For one hot, bloody weekend in July, it was like old times in the nation's former murder capital.

Eleven people died violent deaths over a 48-hour period. One was a hospital worker gunned down by muggers near Chinatown (search). Another was shot and killed in a drug-related dispute.

But the rash of slayings proved a statistical aberration. At year's end, the New York Police Department (search) expects the annual homicide total for the third year running to mirror levels last seen in the early 1960s. Like then, the city of 8 million people should end up averaging fewer than two killings a day.

Police officials declined to discuss the results until an announcement later in the month. However, the latest statistics show murders totaled 528 through Dec. 7 — down 3.6 percent from the same period last year.

In 1990, New York had a record 2,245 homicides, far outpacing any other city in the nation. Murders are considered the most accurate and telling indicator of crime.

The dramatic drop in killings has helped give New York the lowest per-capita crime rate among the 10 most populous U.S. cities, according to City Hall's own calculations. Last year, the city had 2,922 serious crimes per 100,000 population; Dallas was first with 9,244 per 100,000.

"New York City has not only retained its title as the safest big city in the country, it has defied the odds and become even safer," Mayor Michael Bloomberg boasted earlier this year.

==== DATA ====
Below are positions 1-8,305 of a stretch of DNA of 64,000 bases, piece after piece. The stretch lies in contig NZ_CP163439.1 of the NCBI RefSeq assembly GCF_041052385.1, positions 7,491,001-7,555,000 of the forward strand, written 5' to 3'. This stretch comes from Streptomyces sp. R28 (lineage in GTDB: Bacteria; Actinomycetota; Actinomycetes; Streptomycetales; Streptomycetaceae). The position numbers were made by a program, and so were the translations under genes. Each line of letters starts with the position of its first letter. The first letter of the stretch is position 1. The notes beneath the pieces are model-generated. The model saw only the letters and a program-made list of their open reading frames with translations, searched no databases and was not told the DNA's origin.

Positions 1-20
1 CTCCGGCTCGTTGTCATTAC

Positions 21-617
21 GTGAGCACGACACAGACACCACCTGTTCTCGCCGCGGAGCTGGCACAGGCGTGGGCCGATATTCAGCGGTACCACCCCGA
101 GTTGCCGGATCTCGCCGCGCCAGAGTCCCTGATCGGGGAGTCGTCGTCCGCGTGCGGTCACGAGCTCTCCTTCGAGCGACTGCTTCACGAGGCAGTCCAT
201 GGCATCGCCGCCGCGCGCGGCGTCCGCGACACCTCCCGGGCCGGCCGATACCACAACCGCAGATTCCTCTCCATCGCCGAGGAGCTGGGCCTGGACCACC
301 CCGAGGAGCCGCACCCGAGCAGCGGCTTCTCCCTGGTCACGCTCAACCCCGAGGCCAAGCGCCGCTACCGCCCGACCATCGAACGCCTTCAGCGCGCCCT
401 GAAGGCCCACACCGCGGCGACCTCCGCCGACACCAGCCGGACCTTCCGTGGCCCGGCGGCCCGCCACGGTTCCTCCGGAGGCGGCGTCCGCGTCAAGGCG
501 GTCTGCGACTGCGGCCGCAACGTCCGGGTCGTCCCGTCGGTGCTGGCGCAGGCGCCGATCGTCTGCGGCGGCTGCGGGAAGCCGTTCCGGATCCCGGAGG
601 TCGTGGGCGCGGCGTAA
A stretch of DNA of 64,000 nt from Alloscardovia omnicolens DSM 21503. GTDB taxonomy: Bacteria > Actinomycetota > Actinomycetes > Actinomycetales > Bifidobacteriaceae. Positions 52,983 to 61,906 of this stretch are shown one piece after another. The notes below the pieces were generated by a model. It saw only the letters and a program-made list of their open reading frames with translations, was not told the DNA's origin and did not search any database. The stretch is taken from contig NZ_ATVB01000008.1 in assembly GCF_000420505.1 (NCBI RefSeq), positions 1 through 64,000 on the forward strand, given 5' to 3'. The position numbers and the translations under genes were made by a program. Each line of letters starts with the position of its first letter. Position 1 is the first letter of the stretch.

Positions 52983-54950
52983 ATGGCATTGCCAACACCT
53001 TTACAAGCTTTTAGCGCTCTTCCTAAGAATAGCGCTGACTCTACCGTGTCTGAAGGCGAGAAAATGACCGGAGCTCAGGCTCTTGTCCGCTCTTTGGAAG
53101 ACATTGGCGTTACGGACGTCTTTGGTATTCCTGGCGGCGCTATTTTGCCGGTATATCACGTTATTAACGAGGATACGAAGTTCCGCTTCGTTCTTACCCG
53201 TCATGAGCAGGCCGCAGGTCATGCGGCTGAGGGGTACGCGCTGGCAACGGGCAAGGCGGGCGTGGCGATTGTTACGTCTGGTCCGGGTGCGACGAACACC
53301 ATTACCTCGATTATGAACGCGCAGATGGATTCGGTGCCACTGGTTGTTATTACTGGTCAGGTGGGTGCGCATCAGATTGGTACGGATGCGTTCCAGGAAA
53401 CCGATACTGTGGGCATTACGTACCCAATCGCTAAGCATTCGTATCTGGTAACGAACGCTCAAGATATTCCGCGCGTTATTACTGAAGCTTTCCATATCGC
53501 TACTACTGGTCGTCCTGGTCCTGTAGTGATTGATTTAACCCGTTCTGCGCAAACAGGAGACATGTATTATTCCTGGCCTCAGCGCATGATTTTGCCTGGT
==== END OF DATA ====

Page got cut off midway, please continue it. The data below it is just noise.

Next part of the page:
Theories about how New York earned that title vary. Some experts point to favorable shifts in demographics and the economy, as well as the crash of a once-thriving crack cocaine market that fueled violence in the 1980s and early 1990s.

Police officials at the 37,000-officer department, the nation's largest, credit their crime-fighting approach. They cite a tactic refined over the past decade in which commanders use computers to track crime patterns — particularly those involving guns and drugs — and deploy patrols where and when criminals are most active.

The rank-and-file, not strategists, deserve more praise and better pay for taming the streets, said Patrolmen's Benevolent Association President Patrick Lynch.

"It's the hard work and dedication of the police officers on the street that's allowing this city to remain safe," he said.